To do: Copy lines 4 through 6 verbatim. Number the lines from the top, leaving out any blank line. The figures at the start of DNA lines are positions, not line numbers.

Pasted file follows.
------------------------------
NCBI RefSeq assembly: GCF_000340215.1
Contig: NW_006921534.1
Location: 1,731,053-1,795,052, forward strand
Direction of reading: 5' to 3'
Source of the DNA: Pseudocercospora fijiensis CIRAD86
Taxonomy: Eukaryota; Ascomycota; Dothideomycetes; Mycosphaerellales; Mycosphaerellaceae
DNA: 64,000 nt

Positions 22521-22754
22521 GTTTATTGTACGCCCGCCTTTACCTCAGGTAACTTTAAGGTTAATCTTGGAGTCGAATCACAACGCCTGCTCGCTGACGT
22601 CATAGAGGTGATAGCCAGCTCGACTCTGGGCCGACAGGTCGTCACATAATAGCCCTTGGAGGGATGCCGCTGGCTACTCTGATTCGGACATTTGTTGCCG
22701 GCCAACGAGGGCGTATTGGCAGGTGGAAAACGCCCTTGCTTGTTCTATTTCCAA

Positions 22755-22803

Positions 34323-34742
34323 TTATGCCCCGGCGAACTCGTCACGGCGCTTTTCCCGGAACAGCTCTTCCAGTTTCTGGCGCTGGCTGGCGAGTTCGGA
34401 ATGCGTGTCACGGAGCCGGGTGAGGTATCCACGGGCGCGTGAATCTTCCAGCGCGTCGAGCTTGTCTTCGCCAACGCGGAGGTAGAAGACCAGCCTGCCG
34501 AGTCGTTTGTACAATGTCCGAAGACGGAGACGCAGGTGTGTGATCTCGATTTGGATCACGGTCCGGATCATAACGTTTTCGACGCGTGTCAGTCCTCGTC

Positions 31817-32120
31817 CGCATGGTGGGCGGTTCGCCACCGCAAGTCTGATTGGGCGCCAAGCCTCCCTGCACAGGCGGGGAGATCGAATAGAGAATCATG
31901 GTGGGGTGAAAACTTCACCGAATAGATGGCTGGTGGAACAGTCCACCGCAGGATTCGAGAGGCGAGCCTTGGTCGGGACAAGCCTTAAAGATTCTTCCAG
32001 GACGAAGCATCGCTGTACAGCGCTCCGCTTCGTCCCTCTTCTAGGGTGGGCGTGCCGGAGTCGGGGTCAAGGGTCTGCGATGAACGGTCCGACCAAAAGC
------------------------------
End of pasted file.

Direction of reading: 5' to 3'
Source of the DNA: Pseudocercospora fijiensis CIRAD86
Taxonomy: Eukaryota; Ascomycota; Dothideomycetes; Mycosphaerellales; Mycosphaerellaceae